Time has run out again on a bill that would have given students an extra hour or so of sleep before the next school day.
Originally introduced to the state legislature Feb. 3, 2017, SB-328 stalled on the Assembly floor in a 26-30 vote six months later.
But the measure’s sponsor, Sen. Anthony Portantino, D-La Cañada Flintridge, reintroduced it to Assembly members last month, amending the provision of requiring public and charter middle and high schools to start no earlier than 8:30 to Period 1 classes. That meant zero period start times would not be affected.
The change ended with the bill’s passage in both houses of the legislature on Aug. 31 — the end of this year’s legislative session.
With more than a week left before the bill would turn into law, Gov. Jerry Brown vetoed SB-328, ending any hopes Portantino and other students had of a later start to the school day as early as the 2020-2021 school year.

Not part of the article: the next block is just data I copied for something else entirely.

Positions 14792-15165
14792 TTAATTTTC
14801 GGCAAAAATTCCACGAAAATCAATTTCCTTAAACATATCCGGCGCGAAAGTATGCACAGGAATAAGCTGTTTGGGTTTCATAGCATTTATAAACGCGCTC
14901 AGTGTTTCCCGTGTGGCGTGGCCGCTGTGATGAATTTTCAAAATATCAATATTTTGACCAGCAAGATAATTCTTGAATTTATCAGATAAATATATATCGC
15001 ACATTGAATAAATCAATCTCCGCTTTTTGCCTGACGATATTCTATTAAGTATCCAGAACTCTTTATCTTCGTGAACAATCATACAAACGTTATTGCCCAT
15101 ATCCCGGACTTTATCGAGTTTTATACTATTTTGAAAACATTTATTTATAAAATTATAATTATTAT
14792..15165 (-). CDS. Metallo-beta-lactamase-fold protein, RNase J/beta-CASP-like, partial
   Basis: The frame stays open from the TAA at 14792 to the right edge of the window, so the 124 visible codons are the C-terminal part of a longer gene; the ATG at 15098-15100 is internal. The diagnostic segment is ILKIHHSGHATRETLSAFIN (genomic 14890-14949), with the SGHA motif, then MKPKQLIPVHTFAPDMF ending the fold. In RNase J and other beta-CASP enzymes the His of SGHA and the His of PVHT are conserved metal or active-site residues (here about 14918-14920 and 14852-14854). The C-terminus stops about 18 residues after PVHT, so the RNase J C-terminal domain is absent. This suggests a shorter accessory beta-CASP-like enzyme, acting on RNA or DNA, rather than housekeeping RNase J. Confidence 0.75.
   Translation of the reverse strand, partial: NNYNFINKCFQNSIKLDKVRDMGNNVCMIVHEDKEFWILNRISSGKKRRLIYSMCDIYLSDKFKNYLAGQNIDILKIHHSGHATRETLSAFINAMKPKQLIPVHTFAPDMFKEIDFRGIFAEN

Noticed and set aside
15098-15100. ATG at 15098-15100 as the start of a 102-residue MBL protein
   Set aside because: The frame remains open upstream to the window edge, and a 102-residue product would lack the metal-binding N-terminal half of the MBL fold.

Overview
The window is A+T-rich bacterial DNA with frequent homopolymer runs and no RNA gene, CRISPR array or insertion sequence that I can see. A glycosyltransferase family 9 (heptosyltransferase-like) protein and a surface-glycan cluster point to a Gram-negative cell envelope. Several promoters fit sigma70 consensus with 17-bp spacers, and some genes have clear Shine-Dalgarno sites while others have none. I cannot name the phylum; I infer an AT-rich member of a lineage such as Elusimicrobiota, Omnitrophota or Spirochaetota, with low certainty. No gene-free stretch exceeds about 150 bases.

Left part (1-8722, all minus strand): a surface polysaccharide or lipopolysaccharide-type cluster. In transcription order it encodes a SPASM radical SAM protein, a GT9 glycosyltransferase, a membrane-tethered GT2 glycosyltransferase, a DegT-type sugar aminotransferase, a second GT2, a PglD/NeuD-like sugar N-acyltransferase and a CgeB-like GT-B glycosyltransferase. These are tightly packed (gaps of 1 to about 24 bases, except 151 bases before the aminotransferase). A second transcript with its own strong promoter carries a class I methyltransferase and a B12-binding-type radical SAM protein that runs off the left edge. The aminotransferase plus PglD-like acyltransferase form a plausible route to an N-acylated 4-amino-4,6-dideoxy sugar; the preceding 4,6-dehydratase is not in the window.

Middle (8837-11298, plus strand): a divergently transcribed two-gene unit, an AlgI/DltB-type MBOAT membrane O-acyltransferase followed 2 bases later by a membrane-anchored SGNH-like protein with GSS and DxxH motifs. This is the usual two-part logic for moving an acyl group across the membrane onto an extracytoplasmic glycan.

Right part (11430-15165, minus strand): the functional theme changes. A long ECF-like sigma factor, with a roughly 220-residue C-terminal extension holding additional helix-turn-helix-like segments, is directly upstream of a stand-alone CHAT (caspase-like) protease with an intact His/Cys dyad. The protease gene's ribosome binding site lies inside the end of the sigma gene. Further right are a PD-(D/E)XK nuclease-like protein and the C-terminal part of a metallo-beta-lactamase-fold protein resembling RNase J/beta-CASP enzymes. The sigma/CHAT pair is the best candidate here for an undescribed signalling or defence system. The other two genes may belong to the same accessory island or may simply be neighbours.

“This is a one-size-fits-all approach that is opposed by teachers and school boards,” Brown said in a Sep. 20 news release from his office. “These are the types of decisions best handled in the local community.”
Legislators have no plans to override the veto with a two-thirds majority vote.
In a Sept. 20 statement responding to the governor’s decision, Portantino expressed disappointment over the governor’s veto, hinting that he plans to continue to work toward making a later school start time a reality next year under a newly elected governor since Brown’s term ends this year.
“Unfortunately, the status quo prevailed today,” he said. “I remain committed to the wellbeing of the California’s children and certainly will bring this important public health issue back next year as our children and their health and welfare demand we put them first in our decision-making process.”
Overall, most underclassmen preferred an 8:30 a.m. start time because they believed it would help them get more sleep.
“Teachers give homework every day in every class, and students don’t get enough sleep because [they] also [have to] study for tests and quizzes,” freshman Kristel Laceste said. “It [was] just right for us students.”
Sophomore Christian Alemana had similar feelings toward the bill.
“I think it’d be great for me personally since my sleeping schedule is pretty bad,” Alemana said. “I would have maybe an extra hour to sleep, which is great.”